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Name of sweetness, passing mea


Saving us from sin and hell.

'Tis the name for adoration, Name for songs of victory; Name for holy meditation

In this vale of misery; Name for joyful veneration By the citizens on high.

"Tis the Name that who so preacheth

Speaks like music to the ear; Who in prayer this Name beseecheth,

Sweetest comfort findeth near; Who its perfect wisdom reacheth, Heavenly joy possesseth here.


N idler is a watch that

wants both hands, As useless when it goes as when it stands. WORK for the world is done best when work for God is done first.

AN irritable man is like a hedgehog rolled up the wrong way, and tormenting itself with its own prickles.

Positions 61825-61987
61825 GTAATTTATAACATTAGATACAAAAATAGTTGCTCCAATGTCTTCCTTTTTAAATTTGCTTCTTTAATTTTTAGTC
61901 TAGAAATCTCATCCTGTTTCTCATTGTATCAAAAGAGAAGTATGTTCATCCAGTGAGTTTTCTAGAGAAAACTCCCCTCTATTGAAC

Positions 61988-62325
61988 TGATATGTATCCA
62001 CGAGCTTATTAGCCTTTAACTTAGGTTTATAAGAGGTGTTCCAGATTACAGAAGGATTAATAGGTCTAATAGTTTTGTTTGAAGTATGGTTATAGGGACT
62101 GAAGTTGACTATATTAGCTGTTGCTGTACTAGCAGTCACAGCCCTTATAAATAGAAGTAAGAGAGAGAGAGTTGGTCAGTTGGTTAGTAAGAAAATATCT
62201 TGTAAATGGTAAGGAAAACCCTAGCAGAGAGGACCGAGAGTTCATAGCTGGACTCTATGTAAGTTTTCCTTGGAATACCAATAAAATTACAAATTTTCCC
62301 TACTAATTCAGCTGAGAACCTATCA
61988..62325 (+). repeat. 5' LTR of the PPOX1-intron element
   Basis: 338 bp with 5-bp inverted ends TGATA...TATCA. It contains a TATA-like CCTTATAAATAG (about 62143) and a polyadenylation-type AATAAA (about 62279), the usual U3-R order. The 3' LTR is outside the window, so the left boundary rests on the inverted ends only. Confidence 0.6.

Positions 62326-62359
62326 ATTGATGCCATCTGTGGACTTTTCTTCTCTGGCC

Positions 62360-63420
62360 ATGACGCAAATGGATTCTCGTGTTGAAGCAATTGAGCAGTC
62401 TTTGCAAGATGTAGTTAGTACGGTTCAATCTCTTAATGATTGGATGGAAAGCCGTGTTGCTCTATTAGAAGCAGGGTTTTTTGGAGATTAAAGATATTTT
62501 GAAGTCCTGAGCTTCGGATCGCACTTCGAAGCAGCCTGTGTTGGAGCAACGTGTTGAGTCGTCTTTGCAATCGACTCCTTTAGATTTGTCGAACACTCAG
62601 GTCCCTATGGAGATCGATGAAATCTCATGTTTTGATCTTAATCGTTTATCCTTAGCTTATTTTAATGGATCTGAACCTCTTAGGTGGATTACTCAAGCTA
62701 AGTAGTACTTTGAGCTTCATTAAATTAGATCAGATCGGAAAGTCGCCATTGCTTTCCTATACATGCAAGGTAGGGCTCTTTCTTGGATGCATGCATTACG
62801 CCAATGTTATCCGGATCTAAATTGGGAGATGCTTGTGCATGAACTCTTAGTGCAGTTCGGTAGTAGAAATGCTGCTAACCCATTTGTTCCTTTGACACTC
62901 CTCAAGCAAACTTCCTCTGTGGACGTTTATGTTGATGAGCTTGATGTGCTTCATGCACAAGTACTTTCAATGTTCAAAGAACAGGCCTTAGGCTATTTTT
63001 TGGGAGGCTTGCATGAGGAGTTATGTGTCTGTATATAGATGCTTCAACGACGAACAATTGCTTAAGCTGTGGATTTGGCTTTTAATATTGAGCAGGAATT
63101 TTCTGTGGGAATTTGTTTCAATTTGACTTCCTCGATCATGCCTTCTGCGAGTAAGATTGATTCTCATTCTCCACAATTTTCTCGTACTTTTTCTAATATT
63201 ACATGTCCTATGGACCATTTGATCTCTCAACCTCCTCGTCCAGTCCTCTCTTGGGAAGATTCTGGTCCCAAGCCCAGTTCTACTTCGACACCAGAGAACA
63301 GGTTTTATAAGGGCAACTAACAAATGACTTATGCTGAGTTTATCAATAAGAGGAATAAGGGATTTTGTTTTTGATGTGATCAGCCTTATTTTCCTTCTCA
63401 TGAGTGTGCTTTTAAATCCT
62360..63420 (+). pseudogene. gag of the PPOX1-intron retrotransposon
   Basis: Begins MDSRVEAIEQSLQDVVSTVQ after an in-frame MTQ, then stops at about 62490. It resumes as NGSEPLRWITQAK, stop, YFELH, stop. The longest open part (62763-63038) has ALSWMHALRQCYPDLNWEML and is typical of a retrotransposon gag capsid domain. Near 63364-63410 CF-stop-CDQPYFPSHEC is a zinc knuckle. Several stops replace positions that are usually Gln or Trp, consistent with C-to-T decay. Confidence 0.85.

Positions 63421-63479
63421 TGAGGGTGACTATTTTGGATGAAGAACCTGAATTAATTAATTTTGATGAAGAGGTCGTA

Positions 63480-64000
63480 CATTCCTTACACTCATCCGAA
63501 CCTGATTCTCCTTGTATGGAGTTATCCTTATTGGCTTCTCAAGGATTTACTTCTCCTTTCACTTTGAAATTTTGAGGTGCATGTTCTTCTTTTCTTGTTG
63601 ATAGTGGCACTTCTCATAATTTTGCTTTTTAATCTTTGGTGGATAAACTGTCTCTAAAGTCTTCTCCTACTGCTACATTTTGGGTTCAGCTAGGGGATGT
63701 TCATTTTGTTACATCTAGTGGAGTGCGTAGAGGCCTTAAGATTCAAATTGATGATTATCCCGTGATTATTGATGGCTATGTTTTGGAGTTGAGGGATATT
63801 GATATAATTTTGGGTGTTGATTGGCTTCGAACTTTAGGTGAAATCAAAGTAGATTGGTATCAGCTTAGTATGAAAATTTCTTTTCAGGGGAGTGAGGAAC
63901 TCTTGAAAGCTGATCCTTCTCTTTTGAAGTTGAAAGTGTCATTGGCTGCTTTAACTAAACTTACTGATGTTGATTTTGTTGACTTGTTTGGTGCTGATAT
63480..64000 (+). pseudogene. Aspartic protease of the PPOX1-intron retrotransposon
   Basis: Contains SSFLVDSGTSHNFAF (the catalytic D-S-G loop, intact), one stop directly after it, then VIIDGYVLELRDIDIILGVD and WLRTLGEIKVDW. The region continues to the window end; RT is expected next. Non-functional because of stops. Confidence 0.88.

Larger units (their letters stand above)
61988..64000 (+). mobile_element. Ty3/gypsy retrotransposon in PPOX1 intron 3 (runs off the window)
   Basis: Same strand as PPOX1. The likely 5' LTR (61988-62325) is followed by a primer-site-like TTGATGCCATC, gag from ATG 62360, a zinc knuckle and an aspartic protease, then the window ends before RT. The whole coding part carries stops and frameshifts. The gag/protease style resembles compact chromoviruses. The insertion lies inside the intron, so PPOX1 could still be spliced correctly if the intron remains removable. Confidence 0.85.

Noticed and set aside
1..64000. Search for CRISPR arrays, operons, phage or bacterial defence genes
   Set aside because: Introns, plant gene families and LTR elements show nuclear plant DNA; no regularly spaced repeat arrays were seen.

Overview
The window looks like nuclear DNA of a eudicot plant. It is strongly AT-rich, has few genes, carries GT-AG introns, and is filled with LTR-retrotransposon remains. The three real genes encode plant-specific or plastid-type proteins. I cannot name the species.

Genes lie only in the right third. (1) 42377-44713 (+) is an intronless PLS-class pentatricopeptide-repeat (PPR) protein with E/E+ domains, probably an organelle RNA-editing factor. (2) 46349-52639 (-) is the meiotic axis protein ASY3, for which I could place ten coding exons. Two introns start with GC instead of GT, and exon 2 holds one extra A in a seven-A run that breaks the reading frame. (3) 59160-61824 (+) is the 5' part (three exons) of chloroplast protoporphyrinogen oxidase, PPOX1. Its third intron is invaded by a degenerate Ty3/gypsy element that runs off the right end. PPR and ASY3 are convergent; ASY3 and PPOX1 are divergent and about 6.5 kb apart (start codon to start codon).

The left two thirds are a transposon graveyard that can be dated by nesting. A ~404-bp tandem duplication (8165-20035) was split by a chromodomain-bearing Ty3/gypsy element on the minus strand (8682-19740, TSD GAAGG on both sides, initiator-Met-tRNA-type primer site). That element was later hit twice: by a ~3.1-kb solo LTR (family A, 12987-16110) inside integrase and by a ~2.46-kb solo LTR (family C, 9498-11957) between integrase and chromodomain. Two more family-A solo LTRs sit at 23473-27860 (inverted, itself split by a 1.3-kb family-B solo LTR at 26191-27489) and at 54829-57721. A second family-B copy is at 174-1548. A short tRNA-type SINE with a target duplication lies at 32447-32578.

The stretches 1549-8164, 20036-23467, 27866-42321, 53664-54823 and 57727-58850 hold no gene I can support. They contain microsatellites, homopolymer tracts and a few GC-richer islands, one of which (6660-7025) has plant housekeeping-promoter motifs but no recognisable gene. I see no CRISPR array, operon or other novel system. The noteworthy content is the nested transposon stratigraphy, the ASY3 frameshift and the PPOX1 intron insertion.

IF we stop the first lie, we stop all the rest. If we do not use the first profane word, we shall never use the second. If we are not disobedient the first

time, we shall never be disobedient. It is doing the first sin that does all the mischief.



RAZIL is the name of a vast empire in South America, occupying a space nearly equal to one-half of that entire continent. Its coast-line is upwards of three thousand seven hundred miles in extent. It has no mountains of very great elevation, but there is one peak, called Itambe, which is six, some say eight, thousand feet high; and there are some ranges of mountains, varying in altitude from five to six thousand feet. An extensive table-land, whose average height is from two thousand to two thousand five hundred feet, comprises half the empire. Along the Amazon-which is the largest river in the world, and into which twenty other large, navigable rivers flow— there are vast plains, or silvas, said to be equal to six times the size of all France. Another great Brazilian plain is six hundred miles long, by four hundred broad.